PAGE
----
Pinellas is pitching a timely message to Central Floridians stressed out over $3.60 a gallon gas and air fares in the stratosphere: how about summer vacation just a short drive from home?
The county's tourism marketing agency has launched a $1-million summer advertising campaign aimed at attracting residents living within a 90-minute ride of Pinellas beaches. That's more than triple the agency's budget for in-state summer advertising last year.
Most of the money targets Orlando residents and tourists. They'll see ads promoting the destination in newspapers and on television, radio, billboards and even highway toll booths.
"It's apparent that with gas prices, people will stay close to home,'' said D.T. Minich, executive director of Visit St. Petersburg/Clearwater. "They can have an incredible beach vacation without spending a lot on a hotel or gas or flights.''
Florida destinations routinely target nearby residents for summer travel, dangling bargain hotel rooms and special deals on attractions. Their dollars are critical to the tourism industry when the economy turns sour and visitors from the Northeast and Midwest stay home.
This year, travel forecasters also are factoring record prices at the pump. A survey of AAA Auto Club South members in March showed that 43 percent said fuel prices would cause them to change travel plans. Of those, half said they would take trips closer to home.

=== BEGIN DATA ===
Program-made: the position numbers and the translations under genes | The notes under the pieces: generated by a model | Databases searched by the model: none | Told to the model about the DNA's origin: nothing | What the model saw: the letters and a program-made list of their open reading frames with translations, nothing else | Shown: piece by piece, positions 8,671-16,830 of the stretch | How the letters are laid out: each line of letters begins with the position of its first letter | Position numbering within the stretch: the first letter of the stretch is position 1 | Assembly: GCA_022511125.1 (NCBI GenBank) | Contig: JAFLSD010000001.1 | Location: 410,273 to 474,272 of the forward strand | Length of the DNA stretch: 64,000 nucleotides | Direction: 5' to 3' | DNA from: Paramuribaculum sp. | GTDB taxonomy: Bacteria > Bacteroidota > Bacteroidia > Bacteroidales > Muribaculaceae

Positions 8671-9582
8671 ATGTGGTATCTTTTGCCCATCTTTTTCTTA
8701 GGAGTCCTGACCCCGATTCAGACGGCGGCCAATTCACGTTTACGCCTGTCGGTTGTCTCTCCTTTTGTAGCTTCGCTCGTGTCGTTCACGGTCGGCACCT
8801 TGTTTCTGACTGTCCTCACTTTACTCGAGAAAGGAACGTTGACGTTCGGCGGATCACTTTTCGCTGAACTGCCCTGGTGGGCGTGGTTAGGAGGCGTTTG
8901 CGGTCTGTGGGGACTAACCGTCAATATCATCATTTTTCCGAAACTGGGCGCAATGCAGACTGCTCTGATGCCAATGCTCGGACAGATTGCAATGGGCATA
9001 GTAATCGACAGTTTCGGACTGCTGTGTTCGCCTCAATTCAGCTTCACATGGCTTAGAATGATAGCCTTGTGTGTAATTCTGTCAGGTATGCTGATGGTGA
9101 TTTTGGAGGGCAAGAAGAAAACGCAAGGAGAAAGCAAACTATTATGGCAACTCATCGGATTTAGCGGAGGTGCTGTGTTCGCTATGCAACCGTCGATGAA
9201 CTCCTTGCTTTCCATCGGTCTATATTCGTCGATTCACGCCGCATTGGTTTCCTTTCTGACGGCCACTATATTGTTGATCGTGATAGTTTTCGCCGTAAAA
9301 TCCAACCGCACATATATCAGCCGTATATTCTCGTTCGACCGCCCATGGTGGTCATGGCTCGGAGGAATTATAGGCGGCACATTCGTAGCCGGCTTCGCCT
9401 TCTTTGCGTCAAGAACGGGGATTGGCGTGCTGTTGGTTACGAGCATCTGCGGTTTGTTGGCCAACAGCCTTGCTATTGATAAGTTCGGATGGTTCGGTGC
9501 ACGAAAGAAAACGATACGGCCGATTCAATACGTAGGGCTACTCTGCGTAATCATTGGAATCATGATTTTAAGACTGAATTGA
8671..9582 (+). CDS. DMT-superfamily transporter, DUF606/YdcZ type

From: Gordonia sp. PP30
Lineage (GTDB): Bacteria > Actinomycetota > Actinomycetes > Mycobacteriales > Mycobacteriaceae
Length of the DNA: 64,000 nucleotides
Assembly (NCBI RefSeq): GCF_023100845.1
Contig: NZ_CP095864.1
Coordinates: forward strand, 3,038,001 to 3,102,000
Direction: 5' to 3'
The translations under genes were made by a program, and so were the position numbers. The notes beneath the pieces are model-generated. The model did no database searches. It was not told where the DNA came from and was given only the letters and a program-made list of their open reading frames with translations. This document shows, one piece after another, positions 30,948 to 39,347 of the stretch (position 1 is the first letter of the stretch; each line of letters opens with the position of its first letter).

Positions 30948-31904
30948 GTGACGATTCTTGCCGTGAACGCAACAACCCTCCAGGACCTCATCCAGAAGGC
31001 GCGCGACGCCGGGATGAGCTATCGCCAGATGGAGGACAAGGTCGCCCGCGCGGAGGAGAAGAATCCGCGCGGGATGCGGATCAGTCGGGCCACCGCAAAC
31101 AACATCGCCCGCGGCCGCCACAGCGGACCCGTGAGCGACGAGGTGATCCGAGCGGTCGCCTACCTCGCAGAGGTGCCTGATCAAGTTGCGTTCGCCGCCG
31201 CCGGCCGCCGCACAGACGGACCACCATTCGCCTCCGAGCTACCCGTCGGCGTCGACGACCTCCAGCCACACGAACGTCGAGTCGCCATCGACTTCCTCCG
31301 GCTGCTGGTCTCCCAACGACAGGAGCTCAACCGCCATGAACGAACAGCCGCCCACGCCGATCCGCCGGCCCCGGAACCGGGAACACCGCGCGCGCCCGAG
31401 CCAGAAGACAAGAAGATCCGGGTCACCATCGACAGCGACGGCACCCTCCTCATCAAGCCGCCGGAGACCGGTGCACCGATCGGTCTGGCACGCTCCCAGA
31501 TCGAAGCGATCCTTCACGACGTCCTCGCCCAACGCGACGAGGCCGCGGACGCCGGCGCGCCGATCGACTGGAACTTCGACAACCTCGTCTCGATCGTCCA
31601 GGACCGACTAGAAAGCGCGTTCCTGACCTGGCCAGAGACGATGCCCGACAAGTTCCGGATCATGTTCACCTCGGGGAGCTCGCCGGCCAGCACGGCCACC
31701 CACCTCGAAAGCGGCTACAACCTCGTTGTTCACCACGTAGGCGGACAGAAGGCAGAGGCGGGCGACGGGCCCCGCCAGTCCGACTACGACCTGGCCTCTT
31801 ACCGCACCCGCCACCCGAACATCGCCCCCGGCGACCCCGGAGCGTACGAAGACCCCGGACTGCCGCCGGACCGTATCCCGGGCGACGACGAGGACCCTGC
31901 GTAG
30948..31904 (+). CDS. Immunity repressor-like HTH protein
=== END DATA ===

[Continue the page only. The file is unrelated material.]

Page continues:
"You're going to see quite a bit of (in-state marketing) this summer from other destinations,'' says Thom Stork, chief executive of the Florida Aquarium. His family usually drives to the Carolinas for their summer trip. This year, they're heading to Sanibel Island near Fort Myers. "It won't cost me nearly as much in gas,'' says Stork.
Visit Florida plans to beef up its $500,000 summer radio and online advertising campaign targeting Floridians with more money and a fresh message, said Will Seccombe, chief marketing officer for the state's tourism marketing arm.
After taking over a year ago as Pinellas tourism director, Minich increased the in-state advertising for summer fourfold to nearly $322,000. He shifted money again for 2008, this time from "shotgun, broad-base approach'' national ads.
Some of the extra cash will go into newspaper advertising in the Tampa Bay area and radio in Gainesville. But the lion's share targets Orlando, the biggest Sunshine State market without an ocean beach.
A poster-style ad will be wrapped around 40,000 copies of the Orlando Sentinel delivered at high-end hotels. The tourism agency bought 466 local television and 820 radio spots, plus contests for weekend beach trip giveaways.
Two dozen billboards, some already up along commuter routes, carry the message that America's #1 Beach is just 90 minutes away. Fort De Soto Park's North Beach won that designation from Stephen Leatherman, known as Dr. Beach, in 2005.